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Backlash Follows New Brunswick Premier’s Attempt to Allow Deadnaming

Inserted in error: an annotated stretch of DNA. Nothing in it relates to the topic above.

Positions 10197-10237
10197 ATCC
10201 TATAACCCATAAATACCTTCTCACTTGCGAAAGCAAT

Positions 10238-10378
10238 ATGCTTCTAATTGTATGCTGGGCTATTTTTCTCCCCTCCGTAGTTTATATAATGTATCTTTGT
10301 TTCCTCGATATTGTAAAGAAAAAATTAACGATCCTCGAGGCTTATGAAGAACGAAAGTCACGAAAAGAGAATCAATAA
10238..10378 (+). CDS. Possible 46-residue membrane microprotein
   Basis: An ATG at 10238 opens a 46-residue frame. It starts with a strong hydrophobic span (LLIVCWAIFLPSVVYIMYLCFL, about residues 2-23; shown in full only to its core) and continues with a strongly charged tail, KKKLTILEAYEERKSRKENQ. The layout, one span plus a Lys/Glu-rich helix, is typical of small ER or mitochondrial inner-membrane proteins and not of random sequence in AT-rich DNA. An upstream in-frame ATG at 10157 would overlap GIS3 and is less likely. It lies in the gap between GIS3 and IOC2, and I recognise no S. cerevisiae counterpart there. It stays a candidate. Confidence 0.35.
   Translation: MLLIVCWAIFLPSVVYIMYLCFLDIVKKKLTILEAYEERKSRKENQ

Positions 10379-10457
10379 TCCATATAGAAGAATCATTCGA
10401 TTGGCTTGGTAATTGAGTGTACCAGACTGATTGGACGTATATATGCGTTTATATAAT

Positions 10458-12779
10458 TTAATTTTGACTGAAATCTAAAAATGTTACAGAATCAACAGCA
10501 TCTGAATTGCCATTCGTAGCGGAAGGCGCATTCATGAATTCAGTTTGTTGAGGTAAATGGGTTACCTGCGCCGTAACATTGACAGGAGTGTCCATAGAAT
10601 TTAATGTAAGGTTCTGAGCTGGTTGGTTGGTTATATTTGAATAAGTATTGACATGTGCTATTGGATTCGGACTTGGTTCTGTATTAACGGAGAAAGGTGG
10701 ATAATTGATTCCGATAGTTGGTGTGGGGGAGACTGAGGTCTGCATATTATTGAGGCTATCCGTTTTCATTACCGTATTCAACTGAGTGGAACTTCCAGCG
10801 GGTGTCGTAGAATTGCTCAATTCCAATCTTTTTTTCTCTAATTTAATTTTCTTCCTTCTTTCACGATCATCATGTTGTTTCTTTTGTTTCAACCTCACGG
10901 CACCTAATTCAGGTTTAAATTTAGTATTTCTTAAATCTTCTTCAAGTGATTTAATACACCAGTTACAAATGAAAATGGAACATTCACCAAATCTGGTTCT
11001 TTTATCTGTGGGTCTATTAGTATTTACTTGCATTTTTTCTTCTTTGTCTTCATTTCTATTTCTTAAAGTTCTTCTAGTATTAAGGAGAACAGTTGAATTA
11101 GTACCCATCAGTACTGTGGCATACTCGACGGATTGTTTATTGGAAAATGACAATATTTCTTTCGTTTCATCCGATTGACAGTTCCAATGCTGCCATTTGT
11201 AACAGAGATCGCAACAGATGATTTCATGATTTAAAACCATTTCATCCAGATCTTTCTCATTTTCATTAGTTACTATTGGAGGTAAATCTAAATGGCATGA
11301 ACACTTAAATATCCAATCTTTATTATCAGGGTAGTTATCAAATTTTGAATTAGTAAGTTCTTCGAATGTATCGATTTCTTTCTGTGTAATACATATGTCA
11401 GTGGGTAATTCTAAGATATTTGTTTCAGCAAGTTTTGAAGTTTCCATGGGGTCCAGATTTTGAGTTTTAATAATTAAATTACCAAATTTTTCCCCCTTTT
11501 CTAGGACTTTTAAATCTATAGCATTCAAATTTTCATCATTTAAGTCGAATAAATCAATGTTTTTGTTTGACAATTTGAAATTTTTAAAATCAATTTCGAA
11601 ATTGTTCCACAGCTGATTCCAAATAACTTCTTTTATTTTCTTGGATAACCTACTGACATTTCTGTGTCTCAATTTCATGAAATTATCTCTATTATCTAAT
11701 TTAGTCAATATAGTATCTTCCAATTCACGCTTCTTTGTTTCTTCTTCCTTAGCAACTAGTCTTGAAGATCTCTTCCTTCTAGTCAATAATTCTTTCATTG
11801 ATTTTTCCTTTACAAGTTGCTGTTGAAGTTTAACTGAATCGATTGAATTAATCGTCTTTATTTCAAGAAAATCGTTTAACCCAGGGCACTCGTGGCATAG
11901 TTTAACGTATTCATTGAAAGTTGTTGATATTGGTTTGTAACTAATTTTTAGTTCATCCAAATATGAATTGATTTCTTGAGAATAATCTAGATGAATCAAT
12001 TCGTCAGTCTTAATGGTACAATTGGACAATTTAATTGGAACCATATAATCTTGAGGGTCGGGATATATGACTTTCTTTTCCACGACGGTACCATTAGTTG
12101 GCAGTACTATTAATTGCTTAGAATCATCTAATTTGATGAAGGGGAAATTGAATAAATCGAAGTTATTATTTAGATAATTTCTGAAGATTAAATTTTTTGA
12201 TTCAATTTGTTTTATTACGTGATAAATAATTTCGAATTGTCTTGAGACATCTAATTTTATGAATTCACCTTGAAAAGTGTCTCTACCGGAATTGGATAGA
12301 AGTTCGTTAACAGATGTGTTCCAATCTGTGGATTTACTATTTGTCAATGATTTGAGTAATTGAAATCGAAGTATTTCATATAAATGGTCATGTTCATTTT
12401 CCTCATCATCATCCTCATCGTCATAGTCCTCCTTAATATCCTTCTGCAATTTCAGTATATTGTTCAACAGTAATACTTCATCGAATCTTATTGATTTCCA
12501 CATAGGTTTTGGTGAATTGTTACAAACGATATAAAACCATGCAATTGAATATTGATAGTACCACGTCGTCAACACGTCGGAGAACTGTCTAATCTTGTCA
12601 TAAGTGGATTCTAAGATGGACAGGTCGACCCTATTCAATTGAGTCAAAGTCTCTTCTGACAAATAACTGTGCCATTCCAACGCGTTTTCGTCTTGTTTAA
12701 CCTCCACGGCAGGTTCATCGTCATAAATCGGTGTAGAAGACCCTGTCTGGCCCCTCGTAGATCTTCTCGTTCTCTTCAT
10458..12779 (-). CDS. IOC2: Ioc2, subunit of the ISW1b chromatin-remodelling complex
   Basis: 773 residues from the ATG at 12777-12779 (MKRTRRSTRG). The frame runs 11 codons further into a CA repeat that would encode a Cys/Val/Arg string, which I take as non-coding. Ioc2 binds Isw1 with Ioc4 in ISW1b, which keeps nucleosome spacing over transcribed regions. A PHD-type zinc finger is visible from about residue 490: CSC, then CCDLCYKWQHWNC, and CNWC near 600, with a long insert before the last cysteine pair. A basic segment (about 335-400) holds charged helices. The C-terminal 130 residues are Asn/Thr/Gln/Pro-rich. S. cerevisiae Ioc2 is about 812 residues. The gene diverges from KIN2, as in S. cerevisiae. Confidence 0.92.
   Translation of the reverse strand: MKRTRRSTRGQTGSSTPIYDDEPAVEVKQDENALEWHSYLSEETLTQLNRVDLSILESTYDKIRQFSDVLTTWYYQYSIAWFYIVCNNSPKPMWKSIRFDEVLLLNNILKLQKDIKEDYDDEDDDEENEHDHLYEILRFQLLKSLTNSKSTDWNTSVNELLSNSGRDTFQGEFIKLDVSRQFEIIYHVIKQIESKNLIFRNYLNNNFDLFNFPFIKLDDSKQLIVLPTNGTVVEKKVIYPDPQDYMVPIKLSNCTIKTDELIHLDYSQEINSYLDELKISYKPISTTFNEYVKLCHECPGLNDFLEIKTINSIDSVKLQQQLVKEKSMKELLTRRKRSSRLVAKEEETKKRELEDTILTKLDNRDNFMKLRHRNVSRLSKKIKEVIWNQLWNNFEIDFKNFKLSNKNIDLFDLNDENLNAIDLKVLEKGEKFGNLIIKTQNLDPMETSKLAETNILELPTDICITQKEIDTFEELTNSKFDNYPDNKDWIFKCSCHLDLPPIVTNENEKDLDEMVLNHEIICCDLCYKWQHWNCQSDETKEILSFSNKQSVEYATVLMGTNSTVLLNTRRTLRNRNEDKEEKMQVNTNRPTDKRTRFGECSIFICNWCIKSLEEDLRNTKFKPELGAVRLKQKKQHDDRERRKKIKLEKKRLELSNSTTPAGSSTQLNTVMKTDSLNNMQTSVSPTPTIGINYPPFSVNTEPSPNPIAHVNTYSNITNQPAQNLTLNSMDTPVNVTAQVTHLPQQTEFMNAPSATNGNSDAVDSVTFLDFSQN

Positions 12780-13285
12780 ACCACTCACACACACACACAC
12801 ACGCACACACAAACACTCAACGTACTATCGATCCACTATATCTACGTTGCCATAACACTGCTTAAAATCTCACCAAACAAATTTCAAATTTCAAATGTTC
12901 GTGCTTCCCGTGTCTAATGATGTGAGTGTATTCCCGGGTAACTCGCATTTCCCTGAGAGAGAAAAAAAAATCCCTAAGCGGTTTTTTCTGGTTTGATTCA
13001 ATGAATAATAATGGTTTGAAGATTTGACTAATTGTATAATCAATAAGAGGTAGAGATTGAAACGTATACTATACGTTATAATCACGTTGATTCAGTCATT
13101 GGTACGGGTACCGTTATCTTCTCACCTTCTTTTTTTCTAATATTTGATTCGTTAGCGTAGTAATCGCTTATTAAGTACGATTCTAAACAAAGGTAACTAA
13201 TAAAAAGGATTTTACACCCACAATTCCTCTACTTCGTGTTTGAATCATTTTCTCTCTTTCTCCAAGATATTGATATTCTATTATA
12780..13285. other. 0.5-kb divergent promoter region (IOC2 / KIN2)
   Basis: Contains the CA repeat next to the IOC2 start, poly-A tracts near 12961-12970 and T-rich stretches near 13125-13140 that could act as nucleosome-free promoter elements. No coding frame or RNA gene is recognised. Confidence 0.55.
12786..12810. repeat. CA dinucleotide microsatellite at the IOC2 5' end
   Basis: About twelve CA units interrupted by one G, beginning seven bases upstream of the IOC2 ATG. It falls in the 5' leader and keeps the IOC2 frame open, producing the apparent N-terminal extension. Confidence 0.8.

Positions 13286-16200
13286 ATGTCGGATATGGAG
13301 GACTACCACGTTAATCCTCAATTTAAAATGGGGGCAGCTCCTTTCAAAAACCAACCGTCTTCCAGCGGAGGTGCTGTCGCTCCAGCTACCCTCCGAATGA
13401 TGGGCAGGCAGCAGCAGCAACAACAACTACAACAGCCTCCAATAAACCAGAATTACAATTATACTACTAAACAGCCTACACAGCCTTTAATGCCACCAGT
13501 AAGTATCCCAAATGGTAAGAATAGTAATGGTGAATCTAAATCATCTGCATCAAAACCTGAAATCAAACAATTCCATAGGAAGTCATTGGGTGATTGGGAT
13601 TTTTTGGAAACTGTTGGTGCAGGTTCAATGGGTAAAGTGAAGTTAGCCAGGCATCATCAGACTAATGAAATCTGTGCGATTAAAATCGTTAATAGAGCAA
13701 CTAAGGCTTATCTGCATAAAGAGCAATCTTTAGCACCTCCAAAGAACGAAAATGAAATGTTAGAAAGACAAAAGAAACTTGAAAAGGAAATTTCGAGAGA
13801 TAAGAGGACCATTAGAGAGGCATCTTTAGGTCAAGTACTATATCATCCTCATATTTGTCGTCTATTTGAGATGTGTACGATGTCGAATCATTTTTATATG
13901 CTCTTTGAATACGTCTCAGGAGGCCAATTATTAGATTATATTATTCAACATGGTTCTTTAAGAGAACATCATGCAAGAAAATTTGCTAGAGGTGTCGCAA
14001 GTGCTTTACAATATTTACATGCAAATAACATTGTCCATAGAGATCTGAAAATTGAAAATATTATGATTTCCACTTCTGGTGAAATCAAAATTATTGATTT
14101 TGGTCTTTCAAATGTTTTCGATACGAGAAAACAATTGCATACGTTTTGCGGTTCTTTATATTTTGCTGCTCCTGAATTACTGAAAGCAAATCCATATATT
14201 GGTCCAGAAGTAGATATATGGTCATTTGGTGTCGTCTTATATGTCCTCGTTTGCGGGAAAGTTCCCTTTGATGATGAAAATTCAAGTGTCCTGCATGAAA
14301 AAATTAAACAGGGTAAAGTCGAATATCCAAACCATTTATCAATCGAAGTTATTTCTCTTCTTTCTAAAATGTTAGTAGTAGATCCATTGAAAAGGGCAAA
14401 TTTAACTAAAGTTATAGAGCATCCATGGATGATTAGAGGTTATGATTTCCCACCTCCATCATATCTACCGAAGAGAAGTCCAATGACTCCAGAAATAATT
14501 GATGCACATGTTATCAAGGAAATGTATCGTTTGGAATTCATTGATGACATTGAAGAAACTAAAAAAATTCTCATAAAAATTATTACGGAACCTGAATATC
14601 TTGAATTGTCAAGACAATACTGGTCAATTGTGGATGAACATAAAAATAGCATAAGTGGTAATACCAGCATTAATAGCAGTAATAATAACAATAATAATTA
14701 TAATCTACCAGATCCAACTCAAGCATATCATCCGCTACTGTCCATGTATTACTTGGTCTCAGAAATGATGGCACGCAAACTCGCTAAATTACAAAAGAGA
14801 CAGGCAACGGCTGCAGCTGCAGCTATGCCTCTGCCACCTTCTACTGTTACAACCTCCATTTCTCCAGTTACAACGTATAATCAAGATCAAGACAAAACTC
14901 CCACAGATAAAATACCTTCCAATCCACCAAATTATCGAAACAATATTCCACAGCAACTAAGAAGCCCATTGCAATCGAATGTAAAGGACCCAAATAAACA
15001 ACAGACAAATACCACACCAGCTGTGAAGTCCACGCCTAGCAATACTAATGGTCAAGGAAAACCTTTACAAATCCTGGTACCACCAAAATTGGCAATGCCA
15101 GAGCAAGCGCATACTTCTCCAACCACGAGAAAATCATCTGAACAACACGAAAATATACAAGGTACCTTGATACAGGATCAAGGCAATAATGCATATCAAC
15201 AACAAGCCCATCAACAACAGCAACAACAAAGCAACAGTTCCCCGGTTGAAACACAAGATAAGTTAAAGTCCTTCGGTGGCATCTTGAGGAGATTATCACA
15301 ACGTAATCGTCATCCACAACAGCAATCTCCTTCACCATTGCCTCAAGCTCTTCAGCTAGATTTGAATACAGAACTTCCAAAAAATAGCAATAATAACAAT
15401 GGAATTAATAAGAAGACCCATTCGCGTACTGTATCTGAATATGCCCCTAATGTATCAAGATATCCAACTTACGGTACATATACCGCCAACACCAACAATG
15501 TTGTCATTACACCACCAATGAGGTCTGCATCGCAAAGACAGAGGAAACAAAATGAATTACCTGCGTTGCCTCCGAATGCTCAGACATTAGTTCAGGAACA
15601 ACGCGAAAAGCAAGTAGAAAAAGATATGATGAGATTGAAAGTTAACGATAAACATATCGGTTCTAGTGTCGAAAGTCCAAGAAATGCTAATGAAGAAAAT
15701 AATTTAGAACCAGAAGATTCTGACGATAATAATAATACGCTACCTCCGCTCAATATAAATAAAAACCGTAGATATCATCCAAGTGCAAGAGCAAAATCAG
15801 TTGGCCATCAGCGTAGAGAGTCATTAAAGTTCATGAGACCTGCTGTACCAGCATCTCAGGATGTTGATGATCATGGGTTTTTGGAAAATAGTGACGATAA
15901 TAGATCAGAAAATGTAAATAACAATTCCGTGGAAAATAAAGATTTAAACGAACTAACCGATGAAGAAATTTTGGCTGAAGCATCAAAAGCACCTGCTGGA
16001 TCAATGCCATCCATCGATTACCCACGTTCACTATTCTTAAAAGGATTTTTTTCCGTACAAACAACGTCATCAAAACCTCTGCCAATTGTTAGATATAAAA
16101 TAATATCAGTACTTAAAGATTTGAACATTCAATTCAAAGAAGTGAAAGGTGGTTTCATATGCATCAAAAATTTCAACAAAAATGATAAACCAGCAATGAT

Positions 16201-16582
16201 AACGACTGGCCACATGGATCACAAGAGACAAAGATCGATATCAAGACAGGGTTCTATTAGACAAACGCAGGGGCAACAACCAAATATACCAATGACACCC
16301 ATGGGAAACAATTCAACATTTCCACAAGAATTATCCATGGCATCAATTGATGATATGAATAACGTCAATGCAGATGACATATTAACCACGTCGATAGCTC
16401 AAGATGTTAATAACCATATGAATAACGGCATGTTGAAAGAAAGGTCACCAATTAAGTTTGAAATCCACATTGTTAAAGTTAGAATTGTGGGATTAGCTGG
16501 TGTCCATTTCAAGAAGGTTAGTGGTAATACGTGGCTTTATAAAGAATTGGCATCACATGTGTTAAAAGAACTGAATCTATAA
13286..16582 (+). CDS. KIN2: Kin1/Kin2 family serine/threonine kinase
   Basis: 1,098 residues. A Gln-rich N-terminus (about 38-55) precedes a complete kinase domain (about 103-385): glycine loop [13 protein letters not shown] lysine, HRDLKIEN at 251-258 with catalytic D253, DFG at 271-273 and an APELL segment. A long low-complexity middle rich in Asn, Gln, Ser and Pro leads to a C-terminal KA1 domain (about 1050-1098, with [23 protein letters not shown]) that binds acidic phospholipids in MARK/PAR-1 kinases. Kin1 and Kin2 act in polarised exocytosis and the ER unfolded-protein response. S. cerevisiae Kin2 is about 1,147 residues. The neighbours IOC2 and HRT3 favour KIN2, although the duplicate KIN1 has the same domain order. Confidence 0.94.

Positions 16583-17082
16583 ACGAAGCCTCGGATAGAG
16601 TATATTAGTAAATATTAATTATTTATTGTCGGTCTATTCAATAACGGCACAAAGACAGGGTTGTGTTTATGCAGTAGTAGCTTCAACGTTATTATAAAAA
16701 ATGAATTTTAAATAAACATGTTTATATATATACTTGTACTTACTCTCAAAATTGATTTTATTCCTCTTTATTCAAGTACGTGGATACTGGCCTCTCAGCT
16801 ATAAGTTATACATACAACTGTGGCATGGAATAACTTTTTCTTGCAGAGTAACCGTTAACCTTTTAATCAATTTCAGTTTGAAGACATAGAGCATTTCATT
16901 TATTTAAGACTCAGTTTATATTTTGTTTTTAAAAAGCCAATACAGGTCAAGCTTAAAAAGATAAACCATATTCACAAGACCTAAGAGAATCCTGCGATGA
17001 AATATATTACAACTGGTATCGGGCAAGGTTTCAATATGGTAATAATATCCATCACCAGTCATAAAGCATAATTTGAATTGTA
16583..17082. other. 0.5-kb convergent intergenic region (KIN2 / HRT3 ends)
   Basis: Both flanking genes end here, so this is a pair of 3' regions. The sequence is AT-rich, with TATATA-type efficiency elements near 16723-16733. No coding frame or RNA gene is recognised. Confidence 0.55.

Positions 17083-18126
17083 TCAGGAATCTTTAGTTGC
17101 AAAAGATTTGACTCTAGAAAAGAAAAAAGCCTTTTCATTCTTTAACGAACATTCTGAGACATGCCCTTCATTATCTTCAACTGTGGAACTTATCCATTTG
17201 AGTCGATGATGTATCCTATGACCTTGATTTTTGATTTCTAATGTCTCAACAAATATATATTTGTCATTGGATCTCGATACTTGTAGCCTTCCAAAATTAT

[As a leader of her high school’s gender and sexuality alliance, Emmanuelle Jackson sees the transformative impact of Policy 713 on students’ lives. This policy, implemented in the province of New Brunswick in 2020, requires teachers to use students’ preferred names and pronouns, eliminating deadnaming and misgendering. Jackson, a 20-year-old university student and aspiring teacher, believes that this policy is essential for creating a safe and supportive environment for students. However, New Brunswick’s conservative premier has recently made changes to Policy 713, including a controversial provision that prohibits teachers from using students’ chosen names and pronouns without parental consent if they are under 16. This decision has sparked opposition from LGBTQ students, advocates, civil liberties groups, and even members of the premier’s own conservative party. Students have taken action, staging walkouts, while cabinet ministers have resigned and others are seeking to remove the premier from power. Prime Minister Justin Trudeau has also expressed his disagreement with the changes, stating that trans kids should feel safe and not targeted by politicians. In the United States, similar debates over LGBTQ rights are happening, with legislation limiting the teaching of gender identity in schools. LGBTQ advocates believe that the spread of the anti-trans movement in the U.S. is influencing opponents in Canada. The motivations behind the revision of Policy 713 are subject to debate, with the premier claiming that he received numerous complaints from parents. However, the province’s child and youth advocate found that only three complaints were received, none of which came from students or teachers. Critics argue that the threat to parents’ rights is exaggerated and that the changes to the policy are harmful to trans and nonbinary students. The political controversy surrounding these changes reflects broader discontent with the premier’s leadership style and decision-making. A motion has been passed to conduct further consultations on Policy 713, but in the meantime, uncertainty and concern persist among students and their advocates.


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